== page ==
Why Dental Implants Are Essential to Overall Health

Dental implants are much more than just cosmetic procedures. They also play a vital role in maintaining your oral health and well-being.

During implant surgery, a metal post is placed deep into your jawbone. Over time, your body will grow new bone around this implant to help it stay secure.

1. They Help You Chew

Dental implants act like natural tooth roots and provide full-force chewing stimulation. This helps the body send more nutrients to your jawbone, preventing bone loss. The dental implant post is crucial in the restoration process, providing a stable foundation for a replacement tooth.

Implants also help maintain the structure and health of your jawbone, preventing facial sagging resulting from missing teeth. They restore the height between your teeth and prevent the sagging of the jowls, making your face appear older.

Implants offer nearly 90 per cent of the biting force you had with your original teeth, making it easy to eat steaks, corn on the cob, and crusty bread. They are non-removable and designed to last a lifetime.

2. They Prevent Bone Loss

Dental Implants are the only tooth restoration option that prevents bone loss caused by missing teeth. This is because tooth roots stimulate the jaw bone, keeping it strong and healthy.

When a tooth is missing, the surrounding bone resorbs and dissolves into the body, causing a significant reduction in bone density. This results in a dangerous cycle leading to the bone being completely eroded.

3. They Help You Eat Nutritious Foods

If you have lost a tooth, you can replace it with an implant. This is important because it helps maintain your mouth’s health and structure.

A missing tooth creates a gap that can lead to gum disease and other oral issues. This is because the gap traps food and allows bacteria to grow.

Dental implants fill the gap between your teeth to prevent these problems from occurring. They also protect your other teeth by keeping them in place and preventing them from drifting into space.

4. They Help You Maintain a Healthy Mouth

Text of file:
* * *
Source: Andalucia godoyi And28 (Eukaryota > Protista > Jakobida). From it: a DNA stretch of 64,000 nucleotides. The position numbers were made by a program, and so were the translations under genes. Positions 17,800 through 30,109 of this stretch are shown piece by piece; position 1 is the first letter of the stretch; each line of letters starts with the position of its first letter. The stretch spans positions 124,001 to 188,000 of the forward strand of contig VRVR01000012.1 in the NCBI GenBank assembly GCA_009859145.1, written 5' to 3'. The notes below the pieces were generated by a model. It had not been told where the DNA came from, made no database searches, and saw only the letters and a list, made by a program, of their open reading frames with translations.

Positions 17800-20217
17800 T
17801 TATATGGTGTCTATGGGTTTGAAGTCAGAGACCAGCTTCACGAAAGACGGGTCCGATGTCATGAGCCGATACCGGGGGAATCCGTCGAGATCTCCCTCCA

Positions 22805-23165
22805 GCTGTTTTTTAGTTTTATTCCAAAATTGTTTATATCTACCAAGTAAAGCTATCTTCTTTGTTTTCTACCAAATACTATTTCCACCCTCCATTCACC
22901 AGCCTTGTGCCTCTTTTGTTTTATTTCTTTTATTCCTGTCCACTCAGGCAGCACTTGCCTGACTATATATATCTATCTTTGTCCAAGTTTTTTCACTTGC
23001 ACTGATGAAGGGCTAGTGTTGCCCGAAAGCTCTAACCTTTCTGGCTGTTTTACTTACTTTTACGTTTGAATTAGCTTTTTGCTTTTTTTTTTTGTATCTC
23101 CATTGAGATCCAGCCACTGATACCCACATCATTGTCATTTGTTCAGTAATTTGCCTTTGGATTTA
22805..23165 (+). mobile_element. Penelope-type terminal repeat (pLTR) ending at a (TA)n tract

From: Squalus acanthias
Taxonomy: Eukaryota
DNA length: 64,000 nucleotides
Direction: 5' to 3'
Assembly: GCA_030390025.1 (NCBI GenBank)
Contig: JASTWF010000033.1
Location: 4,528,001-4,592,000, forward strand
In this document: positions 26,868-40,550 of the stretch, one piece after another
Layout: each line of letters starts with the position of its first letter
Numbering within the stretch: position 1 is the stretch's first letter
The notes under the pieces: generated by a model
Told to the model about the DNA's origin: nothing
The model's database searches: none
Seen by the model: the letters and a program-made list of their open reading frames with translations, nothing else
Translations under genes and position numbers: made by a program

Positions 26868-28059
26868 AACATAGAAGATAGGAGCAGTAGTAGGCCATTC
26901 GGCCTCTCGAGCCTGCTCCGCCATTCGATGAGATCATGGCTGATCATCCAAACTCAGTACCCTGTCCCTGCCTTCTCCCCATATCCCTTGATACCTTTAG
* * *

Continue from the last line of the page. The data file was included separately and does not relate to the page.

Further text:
Dental implants provide the best option for replacing missing teeth. Dental implants are surgically placed and fuse with your jawbone, unlike tooth-supported bridgework that grinds away healthy teeth to support the replacement.

This prevents bone loss in the area and helps you maintain the natural integrity of your smile. This is important because a gap in your mouth can cause gum disease, TMJ issues and other oral health problems.

5. They Help You Maintain a Healthy Jaw

Dental Implants are essential to overall health because they preserve the bone in your jaw. This is particularly important when you lose a tooth.

When you have healthy teeth, the roots of the teeth stimulate the jaw bone to keep it strong. When a tooth is missing, this stimulation no longer occurs, and the bone starts to break down.

This can lead to various issues, including facial sagging and shifting of remaining teeth. In some cases, it can even cause other teeth to misalign.

6. They Help You Maintain a Healthy Face

Dental implants prevent the bone loss that causes your face to sag and can contribute to a sunken appearance. They also help keep your jawbone strong and healthy.

Unlike removable dentures, which can slip out of place and fall out during speech or eating, dental implants stay in your mouth. You can brush, floss, and care for them like your natural teeth.

They look and feel like your natural teeth. This allows you to enjoy the foods you love without restrictions or discomfort.

7. They Help You Maintain a Healthy Body

Missing teeth can create an imbalance in your smile, increasing the risk of periodontal (gum) disease and TMJ problems. Dental implants not only replace your missing tooth but also prevent the loss of the surrounding teeth and preserve your smile and jaw.

Implants are the only tooth replacements that mimic the function of a natural tooth root and stimulate the bone, preventing bone loss. Without stimulation, your body will reabsorb the bone tissue to use it elsewhere in a process known as remineralization.

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